Patrick: Michael Bolton voices a singing white tiger, Stan Lee makes a cameo in a DC movie, and the Teen Titans murder a young Aquaman(temporarily). This is but a taste of the antics you will get when you check out Teen Titans Go! To the Movies. A film spinoff of the popular Cartoon Network show, Teen Titans Go! To the Movie is a delightful parody superhero films that both children and adults will enjoy.
The movie begin with the Teen Titans (Robin, Starfire, Beast Boy, Cyborg, and Raven) attempting to gain access to the premiere of the next big budget Batman movie. During the coming attractions Robin hopes to learn the next major superhero will be about him. Unfortunately, Robin learns that everyone from Alfred from Batman’s utility belt will be in a movie, but he will not. The other Titans endeavor to help Robin achieve his dream by going with him to Hollywood. There Robin meets director Jade Wilson who tell Robin he needs more to be a lead in a superhero movie, like a nemesis. Enter Slade, a supervillain the Titans thwart earlier in the movie as he tries to steal a crystal. Robin and the gang realize a nemesis like Slade could be just what Robin needs to get the superhero movie lead he has always dreamed of.
The plot of Teen Titan Go! To The Movies is fun enough, but the writing takes the film to a whole ne level. Aaron Horvath parodies everything under the sun. Eighties movies? Parodied. Super Hero Movies? Parodied. Stan Lee cameos? Parodied. And it is all very smartly done. There is a particularly memorable montage poking fun at tragic origin stories where the Titans travel in time to prevent heroes from ever becoming heroes. The hole montage left me gasping for air. I don’t want to spoil too much, but Superman’s baby booty is involved. There’s even a Back to the Future parody within the Superhero origin parody. It really is cleverly done. Then there is the veritable who’s who of DC cameos. From the Atom to Swamp Thing all the way to the little known Challengers of the Unknown, the entire DC Universe seems to make an appearance.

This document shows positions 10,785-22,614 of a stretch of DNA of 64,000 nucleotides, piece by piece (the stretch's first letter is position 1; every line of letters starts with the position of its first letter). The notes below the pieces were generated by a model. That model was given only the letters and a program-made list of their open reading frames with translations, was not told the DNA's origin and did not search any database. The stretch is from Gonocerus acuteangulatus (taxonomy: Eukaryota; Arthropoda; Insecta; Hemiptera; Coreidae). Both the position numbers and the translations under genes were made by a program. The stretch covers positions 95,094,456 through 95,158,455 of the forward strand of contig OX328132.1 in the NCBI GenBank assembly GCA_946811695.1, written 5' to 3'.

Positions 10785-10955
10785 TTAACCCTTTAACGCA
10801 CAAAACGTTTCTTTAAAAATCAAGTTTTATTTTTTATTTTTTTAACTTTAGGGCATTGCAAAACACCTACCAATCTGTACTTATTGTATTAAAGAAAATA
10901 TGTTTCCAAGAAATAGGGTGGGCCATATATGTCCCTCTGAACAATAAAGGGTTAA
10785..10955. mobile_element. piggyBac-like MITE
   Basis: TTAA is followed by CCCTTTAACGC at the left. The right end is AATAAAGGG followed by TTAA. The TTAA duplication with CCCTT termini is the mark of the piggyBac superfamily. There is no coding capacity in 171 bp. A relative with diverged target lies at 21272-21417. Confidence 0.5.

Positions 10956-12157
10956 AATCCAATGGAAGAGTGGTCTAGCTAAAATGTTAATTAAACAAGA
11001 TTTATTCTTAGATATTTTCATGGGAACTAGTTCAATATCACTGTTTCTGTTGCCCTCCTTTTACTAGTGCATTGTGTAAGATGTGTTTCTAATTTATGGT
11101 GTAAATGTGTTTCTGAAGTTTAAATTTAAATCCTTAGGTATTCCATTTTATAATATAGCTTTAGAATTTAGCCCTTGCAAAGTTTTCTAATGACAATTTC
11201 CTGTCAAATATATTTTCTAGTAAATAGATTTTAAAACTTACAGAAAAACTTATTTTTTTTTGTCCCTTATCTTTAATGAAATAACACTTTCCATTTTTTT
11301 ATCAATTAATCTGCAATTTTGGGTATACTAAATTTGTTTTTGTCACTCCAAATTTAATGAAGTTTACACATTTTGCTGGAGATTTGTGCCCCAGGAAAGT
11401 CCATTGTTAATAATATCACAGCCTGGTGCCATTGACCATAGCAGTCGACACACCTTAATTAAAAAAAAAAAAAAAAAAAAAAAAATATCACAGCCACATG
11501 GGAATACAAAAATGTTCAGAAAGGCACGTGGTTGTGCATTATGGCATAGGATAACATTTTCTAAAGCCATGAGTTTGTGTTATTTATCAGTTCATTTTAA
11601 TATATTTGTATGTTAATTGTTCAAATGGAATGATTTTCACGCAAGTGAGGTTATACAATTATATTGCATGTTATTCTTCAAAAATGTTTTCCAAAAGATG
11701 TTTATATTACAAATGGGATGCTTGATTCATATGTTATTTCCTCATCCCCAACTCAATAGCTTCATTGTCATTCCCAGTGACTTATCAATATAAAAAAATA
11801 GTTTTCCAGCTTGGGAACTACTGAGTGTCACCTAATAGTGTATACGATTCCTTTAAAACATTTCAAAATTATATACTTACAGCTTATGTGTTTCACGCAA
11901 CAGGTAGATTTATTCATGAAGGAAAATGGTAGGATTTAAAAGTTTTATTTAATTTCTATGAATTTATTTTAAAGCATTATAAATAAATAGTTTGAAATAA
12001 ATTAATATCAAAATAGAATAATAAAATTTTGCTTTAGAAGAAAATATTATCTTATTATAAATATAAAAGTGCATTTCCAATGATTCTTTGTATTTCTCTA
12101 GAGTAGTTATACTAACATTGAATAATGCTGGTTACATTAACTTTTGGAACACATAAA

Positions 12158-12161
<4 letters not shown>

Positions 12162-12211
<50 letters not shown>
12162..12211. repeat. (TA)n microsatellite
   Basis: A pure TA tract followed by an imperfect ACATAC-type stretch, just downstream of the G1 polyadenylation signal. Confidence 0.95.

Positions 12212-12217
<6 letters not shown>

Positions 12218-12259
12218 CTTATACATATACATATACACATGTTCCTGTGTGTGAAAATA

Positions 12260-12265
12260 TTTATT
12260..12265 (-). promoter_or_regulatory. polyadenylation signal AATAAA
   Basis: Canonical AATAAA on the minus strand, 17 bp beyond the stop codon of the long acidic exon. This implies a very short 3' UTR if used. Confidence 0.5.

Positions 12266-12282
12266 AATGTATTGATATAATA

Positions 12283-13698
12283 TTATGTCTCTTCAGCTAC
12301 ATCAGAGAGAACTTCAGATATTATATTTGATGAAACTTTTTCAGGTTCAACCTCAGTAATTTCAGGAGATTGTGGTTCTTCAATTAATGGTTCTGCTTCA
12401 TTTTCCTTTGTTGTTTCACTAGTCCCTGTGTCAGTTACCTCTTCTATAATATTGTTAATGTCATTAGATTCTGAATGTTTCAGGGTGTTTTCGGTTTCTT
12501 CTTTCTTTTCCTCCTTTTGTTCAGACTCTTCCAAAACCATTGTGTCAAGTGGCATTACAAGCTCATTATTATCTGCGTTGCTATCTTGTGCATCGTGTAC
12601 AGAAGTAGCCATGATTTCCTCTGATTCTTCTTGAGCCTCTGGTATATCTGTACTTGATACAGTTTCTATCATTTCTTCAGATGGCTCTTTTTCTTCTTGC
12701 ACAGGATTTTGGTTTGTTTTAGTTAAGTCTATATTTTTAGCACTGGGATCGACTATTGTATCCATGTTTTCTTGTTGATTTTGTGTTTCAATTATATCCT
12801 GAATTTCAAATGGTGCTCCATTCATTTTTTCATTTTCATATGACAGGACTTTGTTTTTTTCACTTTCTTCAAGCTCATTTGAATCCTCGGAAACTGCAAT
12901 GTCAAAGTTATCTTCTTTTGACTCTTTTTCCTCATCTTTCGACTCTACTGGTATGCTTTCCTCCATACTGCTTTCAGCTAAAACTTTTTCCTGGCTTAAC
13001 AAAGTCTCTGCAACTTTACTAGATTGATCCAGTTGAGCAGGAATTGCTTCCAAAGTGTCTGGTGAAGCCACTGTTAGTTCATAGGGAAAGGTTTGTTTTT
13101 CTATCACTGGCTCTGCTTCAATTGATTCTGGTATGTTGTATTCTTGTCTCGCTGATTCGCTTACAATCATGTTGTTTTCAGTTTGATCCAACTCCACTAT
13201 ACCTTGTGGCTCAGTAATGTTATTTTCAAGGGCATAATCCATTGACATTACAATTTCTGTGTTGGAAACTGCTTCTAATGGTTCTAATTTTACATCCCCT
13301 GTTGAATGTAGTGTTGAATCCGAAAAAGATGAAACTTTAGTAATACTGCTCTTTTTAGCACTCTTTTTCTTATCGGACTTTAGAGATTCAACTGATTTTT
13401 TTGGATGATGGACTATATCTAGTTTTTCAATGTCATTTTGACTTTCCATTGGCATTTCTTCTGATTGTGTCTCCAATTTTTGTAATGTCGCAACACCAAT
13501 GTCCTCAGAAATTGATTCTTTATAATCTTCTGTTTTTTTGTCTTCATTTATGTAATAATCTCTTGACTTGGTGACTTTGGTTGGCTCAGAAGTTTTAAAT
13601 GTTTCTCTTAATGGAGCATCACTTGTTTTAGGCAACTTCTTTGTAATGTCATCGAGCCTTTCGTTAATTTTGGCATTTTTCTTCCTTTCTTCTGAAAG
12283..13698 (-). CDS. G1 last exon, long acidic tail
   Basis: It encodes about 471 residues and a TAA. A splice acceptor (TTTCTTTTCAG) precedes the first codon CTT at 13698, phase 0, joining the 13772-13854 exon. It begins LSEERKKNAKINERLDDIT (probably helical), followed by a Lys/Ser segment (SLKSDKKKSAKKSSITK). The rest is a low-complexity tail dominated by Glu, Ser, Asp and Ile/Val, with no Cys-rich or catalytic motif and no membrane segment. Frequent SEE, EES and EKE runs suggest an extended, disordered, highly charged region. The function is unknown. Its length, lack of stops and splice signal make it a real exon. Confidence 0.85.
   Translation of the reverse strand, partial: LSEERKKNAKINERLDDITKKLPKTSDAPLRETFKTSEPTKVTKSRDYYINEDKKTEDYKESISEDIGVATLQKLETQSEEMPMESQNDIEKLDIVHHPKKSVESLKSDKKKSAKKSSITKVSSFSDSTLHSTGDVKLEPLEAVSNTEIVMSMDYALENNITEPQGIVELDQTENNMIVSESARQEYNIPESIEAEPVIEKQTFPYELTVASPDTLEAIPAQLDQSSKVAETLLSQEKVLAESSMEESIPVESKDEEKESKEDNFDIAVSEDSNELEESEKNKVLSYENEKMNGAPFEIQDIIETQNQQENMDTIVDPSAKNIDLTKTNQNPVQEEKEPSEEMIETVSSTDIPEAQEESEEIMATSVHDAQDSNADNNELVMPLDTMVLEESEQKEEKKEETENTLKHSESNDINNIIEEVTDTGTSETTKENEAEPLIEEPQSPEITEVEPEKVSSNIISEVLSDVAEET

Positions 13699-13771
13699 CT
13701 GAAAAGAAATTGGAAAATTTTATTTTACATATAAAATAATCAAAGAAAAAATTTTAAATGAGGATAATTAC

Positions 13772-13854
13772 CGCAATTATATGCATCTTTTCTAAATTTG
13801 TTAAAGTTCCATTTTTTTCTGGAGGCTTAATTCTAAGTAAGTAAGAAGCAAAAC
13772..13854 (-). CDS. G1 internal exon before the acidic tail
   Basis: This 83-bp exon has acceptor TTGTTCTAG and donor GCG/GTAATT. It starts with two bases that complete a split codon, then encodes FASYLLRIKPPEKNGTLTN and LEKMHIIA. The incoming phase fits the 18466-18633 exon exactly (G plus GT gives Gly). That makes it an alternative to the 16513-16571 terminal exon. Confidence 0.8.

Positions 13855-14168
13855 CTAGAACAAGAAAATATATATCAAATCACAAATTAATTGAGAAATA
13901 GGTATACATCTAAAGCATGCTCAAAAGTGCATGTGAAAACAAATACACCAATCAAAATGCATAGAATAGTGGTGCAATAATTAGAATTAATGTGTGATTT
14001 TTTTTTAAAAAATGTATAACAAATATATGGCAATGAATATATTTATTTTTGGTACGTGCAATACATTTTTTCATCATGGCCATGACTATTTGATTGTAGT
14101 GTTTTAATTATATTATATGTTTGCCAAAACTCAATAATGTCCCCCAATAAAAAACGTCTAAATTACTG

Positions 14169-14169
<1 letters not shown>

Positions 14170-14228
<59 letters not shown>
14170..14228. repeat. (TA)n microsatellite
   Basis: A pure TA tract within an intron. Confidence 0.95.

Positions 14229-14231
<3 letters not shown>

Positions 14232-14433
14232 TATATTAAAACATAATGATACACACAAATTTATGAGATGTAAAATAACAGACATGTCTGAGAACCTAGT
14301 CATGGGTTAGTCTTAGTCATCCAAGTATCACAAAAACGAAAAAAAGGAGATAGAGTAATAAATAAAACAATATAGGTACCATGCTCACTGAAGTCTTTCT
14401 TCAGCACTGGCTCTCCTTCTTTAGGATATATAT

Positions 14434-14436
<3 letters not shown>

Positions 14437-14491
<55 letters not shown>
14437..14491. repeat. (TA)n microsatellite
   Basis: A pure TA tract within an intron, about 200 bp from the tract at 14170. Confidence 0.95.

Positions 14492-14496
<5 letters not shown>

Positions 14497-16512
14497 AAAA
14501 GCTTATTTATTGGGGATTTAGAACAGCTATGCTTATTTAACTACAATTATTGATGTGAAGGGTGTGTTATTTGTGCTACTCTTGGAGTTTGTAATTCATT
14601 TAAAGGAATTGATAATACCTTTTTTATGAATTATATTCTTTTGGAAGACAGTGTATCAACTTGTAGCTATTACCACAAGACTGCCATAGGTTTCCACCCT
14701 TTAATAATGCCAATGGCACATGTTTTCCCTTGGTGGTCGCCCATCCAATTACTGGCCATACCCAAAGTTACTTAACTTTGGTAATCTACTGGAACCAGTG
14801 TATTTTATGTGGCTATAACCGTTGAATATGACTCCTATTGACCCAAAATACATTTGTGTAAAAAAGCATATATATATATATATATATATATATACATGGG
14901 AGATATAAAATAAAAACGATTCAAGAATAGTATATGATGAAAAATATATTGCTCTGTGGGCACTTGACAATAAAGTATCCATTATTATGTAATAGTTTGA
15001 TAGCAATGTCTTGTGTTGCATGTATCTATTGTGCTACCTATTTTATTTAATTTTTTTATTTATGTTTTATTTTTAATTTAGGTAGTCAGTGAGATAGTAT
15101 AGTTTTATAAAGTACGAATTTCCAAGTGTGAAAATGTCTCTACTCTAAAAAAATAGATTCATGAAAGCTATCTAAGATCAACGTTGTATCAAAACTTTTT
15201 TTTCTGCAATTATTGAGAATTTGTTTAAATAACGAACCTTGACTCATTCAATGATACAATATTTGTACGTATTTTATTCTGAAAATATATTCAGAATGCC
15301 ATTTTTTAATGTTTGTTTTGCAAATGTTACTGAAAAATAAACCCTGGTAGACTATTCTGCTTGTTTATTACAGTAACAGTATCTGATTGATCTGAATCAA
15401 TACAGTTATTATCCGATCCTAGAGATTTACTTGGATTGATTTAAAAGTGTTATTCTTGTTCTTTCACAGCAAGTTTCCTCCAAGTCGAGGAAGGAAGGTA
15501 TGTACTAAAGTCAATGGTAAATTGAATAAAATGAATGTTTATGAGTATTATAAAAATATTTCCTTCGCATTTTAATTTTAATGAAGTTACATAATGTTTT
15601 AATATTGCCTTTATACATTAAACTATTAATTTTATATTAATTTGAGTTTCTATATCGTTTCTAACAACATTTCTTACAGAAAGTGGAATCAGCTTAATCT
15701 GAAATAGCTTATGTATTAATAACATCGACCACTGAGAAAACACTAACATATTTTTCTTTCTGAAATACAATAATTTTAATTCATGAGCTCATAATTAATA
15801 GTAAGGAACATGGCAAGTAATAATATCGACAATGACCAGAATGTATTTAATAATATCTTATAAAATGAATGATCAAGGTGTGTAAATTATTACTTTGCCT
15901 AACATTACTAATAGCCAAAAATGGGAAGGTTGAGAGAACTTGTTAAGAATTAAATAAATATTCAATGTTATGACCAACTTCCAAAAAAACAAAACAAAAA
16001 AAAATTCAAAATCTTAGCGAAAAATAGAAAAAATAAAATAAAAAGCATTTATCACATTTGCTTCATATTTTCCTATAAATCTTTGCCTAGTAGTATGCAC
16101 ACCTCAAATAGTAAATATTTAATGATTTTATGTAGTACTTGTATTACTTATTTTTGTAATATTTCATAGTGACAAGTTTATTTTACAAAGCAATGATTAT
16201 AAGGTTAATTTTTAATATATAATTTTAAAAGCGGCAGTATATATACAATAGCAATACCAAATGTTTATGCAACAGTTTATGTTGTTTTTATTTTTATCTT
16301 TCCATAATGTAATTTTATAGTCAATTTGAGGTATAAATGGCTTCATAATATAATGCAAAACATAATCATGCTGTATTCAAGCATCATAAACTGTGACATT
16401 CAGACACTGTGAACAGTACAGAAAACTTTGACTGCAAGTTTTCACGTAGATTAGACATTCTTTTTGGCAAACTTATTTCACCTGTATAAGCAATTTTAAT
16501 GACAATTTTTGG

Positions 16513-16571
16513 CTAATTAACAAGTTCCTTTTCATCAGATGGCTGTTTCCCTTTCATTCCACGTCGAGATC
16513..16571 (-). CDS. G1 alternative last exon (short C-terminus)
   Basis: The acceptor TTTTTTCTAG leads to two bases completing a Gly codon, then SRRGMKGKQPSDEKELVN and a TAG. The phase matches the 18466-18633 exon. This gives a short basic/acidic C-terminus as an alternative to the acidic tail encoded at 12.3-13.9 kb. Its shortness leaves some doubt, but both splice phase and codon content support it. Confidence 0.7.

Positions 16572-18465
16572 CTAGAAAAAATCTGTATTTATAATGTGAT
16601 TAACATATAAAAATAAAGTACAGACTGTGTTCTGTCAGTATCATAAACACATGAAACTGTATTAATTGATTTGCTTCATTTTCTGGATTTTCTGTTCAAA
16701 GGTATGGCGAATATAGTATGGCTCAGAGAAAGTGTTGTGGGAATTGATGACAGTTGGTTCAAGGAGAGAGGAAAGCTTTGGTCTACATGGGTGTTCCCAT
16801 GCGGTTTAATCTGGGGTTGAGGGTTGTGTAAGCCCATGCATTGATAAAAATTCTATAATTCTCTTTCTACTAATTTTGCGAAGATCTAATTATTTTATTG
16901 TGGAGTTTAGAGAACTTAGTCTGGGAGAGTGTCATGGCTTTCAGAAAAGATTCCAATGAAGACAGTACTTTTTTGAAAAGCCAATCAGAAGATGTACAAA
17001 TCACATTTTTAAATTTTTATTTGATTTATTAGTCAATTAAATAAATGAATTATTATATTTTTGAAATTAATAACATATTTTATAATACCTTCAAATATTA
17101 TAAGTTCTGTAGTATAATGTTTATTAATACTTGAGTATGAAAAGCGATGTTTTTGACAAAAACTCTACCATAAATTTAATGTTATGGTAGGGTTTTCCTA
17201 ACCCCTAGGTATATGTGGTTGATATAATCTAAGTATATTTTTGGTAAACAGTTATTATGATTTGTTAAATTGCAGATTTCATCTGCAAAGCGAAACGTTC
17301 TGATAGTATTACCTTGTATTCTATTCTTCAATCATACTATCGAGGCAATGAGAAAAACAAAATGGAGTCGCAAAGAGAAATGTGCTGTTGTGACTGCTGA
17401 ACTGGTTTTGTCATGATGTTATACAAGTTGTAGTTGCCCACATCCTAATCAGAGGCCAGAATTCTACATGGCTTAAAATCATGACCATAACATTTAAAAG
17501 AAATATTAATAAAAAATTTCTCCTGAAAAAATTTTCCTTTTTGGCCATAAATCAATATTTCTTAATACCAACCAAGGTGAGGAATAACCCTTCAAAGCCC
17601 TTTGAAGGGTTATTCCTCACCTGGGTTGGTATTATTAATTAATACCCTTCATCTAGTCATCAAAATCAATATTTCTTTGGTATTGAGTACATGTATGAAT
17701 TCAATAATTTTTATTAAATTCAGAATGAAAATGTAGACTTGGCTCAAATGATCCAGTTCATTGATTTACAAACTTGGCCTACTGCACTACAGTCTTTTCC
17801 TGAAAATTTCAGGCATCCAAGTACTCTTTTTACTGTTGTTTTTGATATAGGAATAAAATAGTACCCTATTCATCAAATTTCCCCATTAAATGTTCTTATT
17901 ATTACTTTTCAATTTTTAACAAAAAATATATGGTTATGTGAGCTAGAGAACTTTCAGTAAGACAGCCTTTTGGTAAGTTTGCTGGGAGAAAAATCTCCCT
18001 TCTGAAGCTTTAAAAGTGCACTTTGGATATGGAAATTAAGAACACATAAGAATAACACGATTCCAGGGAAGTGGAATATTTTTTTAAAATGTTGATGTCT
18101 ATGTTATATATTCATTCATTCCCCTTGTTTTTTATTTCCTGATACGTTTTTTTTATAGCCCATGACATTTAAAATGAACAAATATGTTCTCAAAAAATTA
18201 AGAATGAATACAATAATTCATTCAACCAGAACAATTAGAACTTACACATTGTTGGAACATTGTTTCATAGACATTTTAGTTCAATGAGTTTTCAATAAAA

The voice cast is anchored by the Teen Titans Go! Cast from the series. Scott Menville carries the load voicing Robin. Will Arnett and Kristen Bell provide the other primary voice work as Slade and Jade Wilson. Both are terrific, but Arnett really steals the show. The cameos are not limited to the animated appearances, however. Patton Oswald, Nicholas Cage, Stan Lee, and, as I mentioned in my open, Michael Bolton all lend their voice talents to various characters.
Teen Titan Go! To the Movies really is a fun time. Adults can enjoy the smart writing laced with some nifty doses of nostalgia. Kids will love the antics of their favorite small screen heroes on the big screen. You won’t walk away from this one disappointed
Patrick’s Rating: 4.63/5.0
Overall Nerds’ Rating for Teen Titans Go! To the Movies (2018): 4.19/5.0
BWN Nerds’ Movie Review: Kong: Skull Island (2017)
The Nerds are back to a more normal format for this review! German Judge Patrcik O’Dowd returns to help Dave and guest reviewer Rey Cash on Kong: Skull Island (2017)!
Welcome to this week’s edition of the Nerd Review! Every week the Nerds give you their take on a different classic from the Nerdosphere. This week Dave and Patrick and, making his Nerd review debut, Rey Cash review 2017’s Kong: Skull Island!!
The Flick: Kong: Skull Island
What’s it About: A team of researchers receive a grant from the government in the wake of the Vietnam war to explore a mysterious island discovered in the Pacific Ocean. Upon arrival to Skull Island, the team finds a lush paradise teeming with life…and a dangerous secret.
Metacritic Score: 62
The Nerds’ Take on Kong: Skull Island (2017):
Patrick: Oh my, it is good to be back! I hope you all missed me as much as I missed writing these reviews. Last week, Dave kicked off our Kaiju run to Godzilla vs. Kong with his review of 2014’s Godzilla. This week, we tackle the other half of the Kaiju showdown with a review of 2017’s Kong: Skull Island. I gotta say, I picked the right movie for my triumphant return.